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Jun 6, 2020 8:50 PM CST
|Hi, I live in Central Oregon. One of my Vanderwolf Pines is not growing candles, has browning of needles particularly at the tips, and has a crystalized substance (mostly on the most recent growth). Probably the most important tree in my property and will be a huge undertaking to replace it. I'd appreciate any help figuring out what I can/need to do to treat it. Thanks!
Jun 7, 2020 3:18 AM CST
|It would be in your best interest and the trees best interest to get a certified arborist to take a look at your Vanderwold Pine
NOT A EXPERT! Just a grow worm! I never met a plant I didn’t love.✌
Jun 7, 2020 3:42 PM CST
Everything you stated, and have shown so far in the images, point to a dead Pinus flexilis 'Vanderwolf's Pyramid' that is now drying out. No new candles, and all needles browning, usually means no life is present.
Your first image shows a peculiarly striking difference in the bark of the trunk of the tree in the background. I'd want to see more of what is going on there.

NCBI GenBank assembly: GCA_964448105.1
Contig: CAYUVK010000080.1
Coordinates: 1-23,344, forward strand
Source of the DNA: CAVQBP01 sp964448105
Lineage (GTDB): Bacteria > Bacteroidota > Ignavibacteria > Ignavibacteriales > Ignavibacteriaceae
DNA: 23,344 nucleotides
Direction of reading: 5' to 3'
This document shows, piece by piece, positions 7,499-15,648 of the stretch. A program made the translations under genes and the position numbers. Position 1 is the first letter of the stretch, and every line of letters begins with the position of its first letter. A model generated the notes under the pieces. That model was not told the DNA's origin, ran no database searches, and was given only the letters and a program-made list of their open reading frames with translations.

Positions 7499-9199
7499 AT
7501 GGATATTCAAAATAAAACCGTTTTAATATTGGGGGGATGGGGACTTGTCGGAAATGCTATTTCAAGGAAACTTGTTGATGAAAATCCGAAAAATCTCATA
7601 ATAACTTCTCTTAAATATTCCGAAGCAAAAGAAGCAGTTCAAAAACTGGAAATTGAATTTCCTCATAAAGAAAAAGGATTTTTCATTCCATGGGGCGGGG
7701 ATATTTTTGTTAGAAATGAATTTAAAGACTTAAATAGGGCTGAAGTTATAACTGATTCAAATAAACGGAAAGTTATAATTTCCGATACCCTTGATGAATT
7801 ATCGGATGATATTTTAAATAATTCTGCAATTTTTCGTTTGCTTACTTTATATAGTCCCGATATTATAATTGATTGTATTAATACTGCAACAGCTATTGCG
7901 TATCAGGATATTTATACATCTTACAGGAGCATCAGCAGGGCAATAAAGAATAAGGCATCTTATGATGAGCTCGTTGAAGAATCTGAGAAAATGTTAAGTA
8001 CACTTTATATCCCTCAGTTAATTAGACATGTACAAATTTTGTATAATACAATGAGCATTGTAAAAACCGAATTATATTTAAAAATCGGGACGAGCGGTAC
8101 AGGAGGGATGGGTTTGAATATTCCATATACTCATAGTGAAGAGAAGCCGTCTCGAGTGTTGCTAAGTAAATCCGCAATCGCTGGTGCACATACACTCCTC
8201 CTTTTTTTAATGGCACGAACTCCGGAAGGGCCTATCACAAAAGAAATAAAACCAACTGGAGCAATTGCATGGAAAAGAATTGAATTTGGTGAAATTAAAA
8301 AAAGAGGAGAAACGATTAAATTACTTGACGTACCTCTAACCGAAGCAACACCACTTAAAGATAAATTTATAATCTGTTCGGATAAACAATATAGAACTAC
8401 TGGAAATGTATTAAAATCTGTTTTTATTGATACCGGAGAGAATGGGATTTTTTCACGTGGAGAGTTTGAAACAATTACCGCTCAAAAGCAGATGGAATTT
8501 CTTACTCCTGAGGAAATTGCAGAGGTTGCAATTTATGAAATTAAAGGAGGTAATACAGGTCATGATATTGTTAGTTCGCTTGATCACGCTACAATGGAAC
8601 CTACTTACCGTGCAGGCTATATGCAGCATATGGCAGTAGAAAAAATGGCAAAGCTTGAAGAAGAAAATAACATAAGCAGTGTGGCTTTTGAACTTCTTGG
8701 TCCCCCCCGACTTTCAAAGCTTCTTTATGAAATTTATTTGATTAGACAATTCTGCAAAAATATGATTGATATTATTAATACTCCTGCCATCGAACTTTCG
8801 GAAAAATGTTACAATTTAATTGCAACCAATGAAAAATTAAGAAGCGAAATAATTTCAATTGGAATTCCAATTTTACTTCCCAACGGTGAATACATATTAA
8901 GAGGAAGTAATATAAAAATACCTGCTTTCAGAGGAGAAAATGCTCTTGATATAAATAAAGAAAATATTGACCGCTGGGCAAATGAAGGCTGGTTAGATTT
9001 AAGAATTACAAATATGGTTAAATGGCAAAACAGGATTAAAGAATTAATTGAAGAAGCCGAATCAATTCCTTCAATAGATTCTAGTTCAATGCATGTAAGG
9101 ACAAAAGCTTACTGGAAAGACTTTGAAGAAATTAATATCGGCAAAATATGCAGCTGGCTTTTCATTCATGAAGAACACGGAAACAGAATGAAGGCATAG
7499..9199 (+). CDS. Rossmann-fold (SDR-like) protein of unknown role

White Pine Blister Rust is a killer disease that can infect this species, but I am not qualified to identify that. See here: https://www.fs.fed.us/rm/highe...
A search under White Pine Blister Rust will provide more horrible information than you will want to read.
You should step back and take a picture the WHOLE tree, and then take some additional images of the main trunk - especially around the base. It might also be helpful to show the context in which this tree is growing, and any activities that have occurred around your property in the vicinity of this tree in the past couple years.
If it is such an infectious disease as WPBR, you will be doing a huge favor to rid your neighborhood of this source as soon as possible. If it isn't, then the rest of your 5 needle pines will breathe a sigh of relief.
As I was about to hit Send, I thought of one other innocuous but deadly affliction of landscape plants. Sometimes, landscape contractors, nurserymen, or homeowners neglect to remove ALL non-organic materials from the rootball or base/trunk of the tree when it is planted. Eventually, any material like wiring, rope, twine, or non-organic wraps that encircle the trunk will become a noose to the growing tree. If your tree is dead, this will be something that is easy to determine when you remove the tree. If your tree is still fighting for life, then some exposure of the basal trunk area may uncover a culprit like this, but it won't be easy to find or fix as the tree has likely been trying to grow new wood and bark over the offending materials.
Show us more pictures, and tell us what you ultimately determine.
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